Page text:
Even though no one talked about it, Japan was loosing the war. We were also not that mighty in industrial terms - we didn't even have enough power to build decent motor for those boats. They converted old truck engines to be used on these boats. The whole secret operation was that the boat used to carry 250 kilograms of explosives and we were supposed to sail it to the American ships and blow it up as close to the target as we possibly could.

    Our trainings went on until November 1944. At our graduation we were visited by a ember of an Emperor family and one of the Navy's top commanders. It was a memorable day for all of us. Each of us got honored by the Emperor's relative and given a special sword engraved with the names of Navy's top officials. The hilt was also embossed with a sentence "protect our country".

    I was very happy to meet these people and all my initial discontent disappeared. It felt that we serve a purpose; we were about to embark on a mission blessed by the Emperor himself. Everyone felt quite patriotic and we honestly believed in our victory then.

    After graduation, we were divided into four groups of 50 soldiers. The 50 members of my group were further divided into four subgroups and each subgroup had its own leader. We were then sent to different locations in the boats with our leaders. At first, we didn't know where we were heading but later we arrived in Sasebo, Nagasaki Prefecture. However, we were still in the deep sea at Sasesbo when we started moving again along the coast of Korea and China. There were many American ships along the coast of China and we didn't know where exactly we are headed, but we knew that it was North of Taiwan. We were moving a lot from one base to another and spent few weeks at sea without any understand where we are going to end up and what our mission will be. Everything was under the seal of secrecy, which I understood. But I really wanted to be useful and finally see some action.

    Eventually we came to know that our destination was the city of Keelung. Anyway, we all got off the boat and took a train towards the city to start building our base. The weather was good in Taiwan and I was feeling content that finally I would be able to represent my country in an actual battle.

    At first I was mainly responsible for hiding the boats and building the base. It took us two months from December 1944 to January 1945 to build the Japanese base in Taiwan. Every day we used to perform rigorous exercises as part of our training. There were hot springs at a distance of 6 kilometers from the base and we used to go there every weekend. Our boats were not yet deployed to the actual fight so we were only practicing at the base.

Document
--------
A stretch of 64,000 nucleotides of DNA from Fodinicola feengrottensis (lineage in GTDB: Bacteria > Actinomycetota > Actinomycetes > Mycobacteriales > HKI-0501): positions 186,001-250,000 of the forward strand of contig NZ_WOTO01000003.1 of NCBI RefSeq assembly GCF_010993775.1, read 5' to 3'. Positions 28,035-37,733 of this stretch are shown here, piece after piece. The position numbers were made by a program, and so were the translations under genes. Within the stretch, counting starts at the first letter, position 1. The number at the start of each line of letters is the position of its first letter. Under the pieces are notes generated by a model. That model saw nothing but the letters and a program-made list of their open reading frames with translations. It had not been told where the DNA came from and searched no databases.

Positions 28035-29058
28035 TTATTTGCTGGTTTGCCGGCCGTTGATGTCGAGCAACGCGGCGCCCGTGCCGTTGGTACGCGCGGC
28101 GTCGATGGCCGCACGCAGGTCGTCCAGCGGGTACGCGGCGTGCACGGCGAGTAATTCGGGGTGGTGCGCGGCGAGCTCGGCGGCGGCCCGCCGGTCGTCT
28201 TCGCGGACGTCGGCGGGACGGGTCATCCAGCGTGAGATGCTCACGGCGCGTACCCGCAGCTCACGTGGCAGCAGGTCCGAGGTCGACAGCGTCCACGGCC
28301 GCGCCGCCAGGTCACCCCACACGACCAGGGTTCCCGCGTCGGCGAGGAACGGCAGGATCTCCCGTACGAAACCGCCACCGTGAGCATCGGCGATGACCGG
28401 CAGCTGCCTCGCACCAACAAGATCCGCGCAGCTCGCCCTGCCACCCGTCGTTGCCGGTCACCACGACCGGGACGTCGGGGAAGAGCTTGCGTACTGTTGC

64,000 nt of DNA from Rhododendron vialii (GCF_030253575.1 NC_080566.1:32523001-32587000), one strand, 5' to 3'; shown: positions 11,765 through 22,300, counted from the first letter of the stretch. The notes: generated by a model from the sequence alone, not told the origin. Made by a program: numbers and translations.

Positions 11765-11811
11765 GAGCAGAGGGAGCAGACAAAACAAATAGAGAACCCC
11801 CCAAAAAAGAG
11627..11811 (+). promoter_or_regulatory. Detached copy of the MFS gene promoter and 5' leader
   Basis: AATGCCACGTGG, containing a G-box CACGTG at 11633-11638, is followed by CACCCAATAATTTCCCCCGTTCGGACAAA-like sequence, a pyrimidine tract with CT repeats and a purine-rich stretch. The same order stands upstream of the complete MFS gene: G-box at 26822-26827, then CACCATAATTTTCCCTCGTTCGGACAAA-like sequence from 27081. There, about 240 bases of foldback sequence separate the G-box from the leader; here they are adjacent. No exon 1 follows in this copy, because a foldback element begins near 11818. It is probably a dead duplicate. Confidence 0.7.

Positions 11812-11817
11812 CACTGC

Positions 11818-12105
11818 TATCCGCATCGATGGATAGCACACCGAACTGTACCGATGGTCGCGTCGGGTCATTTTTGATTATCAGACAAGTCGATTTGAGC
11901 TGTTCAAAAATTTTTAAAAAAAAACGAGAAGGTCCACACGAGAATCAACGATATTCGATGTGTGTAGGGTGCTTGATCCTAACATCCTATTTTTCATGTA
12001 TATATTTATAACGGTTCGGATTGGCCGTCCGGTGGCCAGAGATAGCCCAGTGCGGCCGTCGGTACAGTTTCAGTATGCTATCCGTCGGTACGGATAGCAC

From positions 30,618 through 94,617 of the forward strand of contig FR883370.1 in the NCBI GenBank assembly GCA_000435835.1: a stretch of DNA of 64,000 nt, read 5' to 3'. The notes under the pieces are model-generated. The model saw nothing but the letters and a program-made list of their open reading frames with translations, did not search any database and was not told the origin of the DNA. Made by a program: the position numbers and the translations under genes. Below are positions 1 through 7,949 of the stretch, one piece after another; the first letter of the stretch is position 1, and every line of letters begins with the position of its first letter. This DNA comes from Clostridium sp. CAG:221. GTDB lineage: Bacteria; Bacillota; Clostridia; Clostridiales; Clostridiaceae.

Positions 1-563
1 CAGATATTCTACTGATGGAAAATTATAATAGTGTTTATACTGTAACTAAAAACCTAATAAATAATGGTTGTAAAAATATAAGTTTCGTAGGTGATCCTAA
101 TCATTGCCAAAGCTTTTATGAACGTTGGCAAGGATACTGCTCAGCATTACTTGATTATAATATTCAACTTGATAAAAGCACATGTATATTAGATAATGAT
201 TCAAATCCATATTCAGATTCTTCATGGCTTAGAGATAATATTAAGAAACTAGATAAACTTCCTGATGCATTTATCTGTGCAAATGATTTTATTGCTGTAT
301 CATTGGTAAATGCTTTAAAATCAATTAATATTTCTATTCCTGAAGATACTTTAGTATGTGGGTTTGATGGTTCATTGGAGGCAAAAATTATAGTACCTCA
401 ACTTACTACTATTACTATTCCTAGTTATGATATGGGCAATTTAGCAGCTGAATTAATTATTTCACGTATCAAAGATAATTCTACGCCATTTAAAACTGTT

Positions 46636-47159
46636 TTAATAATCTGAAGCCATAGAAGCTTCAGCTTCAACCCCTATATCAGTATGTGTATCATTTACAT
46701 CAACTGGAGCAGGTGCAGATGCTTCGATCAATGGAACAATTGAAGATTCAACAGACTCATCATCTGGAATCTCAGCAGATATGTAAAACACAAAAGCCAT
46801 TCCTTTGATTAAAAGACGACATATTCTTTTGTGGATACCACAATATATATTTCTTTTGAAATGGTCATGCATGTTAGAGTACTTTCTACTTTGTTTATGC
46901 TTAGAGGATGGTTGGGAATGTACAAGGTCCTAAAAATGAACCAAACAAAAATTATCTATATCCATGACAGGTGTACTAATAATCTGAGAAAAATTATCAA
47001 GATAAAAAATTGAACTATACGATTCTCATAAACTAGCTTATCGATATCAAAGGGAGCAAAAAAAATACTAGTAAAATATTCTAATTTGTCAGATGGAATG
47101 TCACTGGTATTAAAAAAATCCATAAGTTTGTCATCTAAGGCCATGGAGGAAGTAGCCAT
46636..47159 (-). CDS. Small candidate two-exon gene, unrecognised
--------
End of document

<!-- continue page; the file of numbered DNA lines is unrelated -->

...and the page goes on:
At that time, the American soldiers were moving to Philippines after destroying Okinawa. On their way back, they bombed our base and continued bombing for a few weeks. However, we did not have any casualties. One night I was on a patrol duty on the beach, around our base, and an American plane flew by. Suddenly, the pilot started firing on the beach and one bullet hit the sand 2 meters away from me. I ran away into the forest and was able to escape. However, I caught malaria later and suffered from it for the whole month. I was being treated at the army hospital in Taiwan.
    Later, a leader of the Japanese army from another city in Taiwan came to our base and announced the conclusion of the WWII. As you know, Japan had to surrender. We all felt absolutely empty. We were ashamed to loose the war and we were ashamed of the fact that we never took part in the missions we were trained for.

    There were no boats to go back to Japan so we stayed there until further notice. We started to grow vegetables as we didn't know when we would be able to go back. We stayed there until December 1945. All of us were very disappointed, as we never thought that Japan would be defeated. At that time, our leaders also ordered us to throw our special swords in the sea so that the Chinese or American troops can't take them away from us. We had a fear of being captured by the Chinese or American troops. Thus, I believe that none of the 200 soldiers were able to bring back their sword to Japan and everybody threw it in the sea. Later, the Japanese army gathered us all in the same place and boarded us on the American ship to go back to Japan. It took us only 3 days to reach Japan in the American ship. On the contrary, it took us three weeks just to reach Taiwan in our boats from Japan.